Small things with great love
December 4, 2019
Not all of us can do great things. But we can do small things with great love.
– Mother Teresa
Looking back at 2019 for Knickers for New Life, I am struck by how far we have come together.
We have partnered with seven Ugandan schools bringing our Circle of Health & Hygiene to them and directly impacting several thousand children, their families and communities.
Our first KFNL Learning Trip in February was such a joy and a revelation. Seeing each school and how they have brought KFNL to life was astounding and humbling. We focus on these simple things: knickers for girls, sanitary pads, mosquito repellent soap, latrines for girls and boys, handwash stations and training, and teaching basic health education curriculum. No rocket science here, but these interventions change lives. Every day at every school.
The school leadership has taken these items and wrapped them in love as they teach and guide these children. It was a privilege and a blessing to see it, hear it, dance among them and celebrate together. Our team received far more than we gave. Seeing that these things are the difference in whether a young girl stays in school or drops out, which will make all the difference in the rest of her life, is compelling.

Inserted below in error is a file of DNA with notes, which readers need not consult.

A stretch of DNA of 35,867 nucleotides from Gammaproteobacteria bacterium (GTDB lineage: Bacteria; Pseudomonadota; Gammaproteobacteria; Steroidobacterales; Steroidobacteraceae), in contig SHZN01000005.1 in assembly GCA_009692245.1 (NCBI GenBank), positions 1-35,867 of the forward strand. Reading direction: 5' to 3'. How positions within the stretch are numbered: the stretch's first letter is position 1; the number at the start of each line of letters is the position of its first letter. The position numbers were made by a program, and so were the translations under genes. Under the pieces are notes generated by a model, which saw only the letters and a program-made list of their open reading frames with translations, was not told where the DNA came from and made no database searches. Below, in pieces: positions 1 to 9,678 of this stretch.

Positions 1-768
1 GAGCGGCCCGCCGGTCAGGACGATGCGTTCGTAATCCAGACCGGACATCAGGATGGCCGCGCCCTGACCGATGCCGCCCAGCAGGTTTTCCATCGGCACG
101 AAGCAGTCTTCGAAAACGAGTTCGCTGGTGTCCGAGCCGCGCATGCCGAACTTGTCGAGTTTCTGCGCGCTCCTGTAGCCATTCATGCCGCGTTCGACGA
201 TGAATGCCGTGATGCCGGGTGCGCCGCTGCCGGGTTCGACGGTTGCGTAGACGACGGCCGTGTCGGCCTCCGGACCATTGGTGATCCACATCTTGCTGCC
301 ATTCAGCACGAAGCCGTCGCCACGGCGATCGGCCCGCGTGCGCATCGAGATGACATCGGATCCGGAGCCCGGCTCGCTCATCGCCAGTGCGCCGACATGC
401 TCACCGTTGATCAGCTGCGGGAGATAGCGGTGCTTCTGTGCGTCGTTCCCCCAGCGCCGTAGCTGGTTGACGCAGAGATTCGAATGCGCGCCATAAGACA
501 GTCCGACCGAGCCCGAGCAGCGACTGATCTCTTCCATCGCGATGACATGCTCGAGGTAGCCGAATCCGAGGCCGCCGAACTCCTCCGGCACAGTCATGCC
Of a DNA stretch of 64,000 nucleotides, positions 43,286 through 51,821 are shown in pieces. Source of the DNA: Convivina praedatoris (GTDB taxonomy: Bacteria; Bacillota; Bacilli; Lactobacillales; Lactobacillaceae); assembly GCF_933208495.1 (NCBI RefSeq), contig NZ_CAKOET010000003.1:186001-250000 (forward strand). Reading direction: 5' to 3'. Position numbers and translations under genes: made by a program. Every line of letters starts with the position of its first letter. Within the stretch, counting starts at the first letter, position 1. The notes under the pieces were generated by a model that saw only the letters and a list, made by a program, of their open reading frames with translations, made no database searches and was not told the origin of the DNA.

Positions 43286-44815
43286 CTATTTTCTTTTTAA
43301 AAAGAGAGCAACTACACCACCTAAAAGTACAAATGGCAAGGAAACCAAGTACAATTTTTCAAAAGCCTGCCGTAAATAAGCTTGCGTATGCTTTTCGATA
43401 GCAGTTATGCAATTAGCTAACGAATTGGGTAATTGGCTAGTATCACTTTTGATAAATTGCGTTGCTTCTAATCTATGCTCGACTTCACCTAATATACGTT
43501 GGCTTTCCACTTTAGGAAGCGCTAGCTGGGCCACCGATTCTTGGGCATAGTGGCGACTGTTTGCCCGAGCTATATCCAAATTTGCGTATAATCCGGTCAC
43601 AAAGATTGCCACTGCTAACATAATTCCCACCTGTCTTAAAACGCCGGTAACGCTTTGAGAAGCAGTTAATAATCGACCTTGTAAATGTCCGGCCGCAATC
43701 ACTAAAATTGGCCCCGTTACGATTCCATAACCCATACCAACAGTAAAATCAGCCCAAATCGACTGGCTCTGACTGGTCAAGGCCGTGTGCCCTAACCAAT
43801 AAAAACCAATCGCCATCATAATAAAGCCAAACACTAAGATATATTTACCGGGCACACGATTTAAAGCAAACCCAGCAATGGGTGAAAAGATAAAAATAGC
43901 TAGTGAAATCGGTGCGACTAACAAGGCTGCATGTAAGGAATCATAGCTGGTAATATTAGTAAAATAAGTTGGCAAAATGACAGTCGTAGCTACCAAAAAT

Coming back and sharing with you about KFNL’s work there has led to many wonderful conversations, questions and surprises. Thank you for your generous financial support that makes this possible. Thank you for words of encouragement and for your prayers on behalf of the children we serve. Each child has a story, and we are all part of it in a tangible way. One of the best things about being part of KFNL is the direct line between your gift and a child. Very simply, it goes to the things mentioned above and nowhere else.
Thank you for caring for children you don’t know in a place most of us have never been. Thank you for spurring KFNL on to grow, improve and keep going. Thank you for being ‘Love in action’ in the truest sense. You are changing the future for girls (and boys) in Uganda.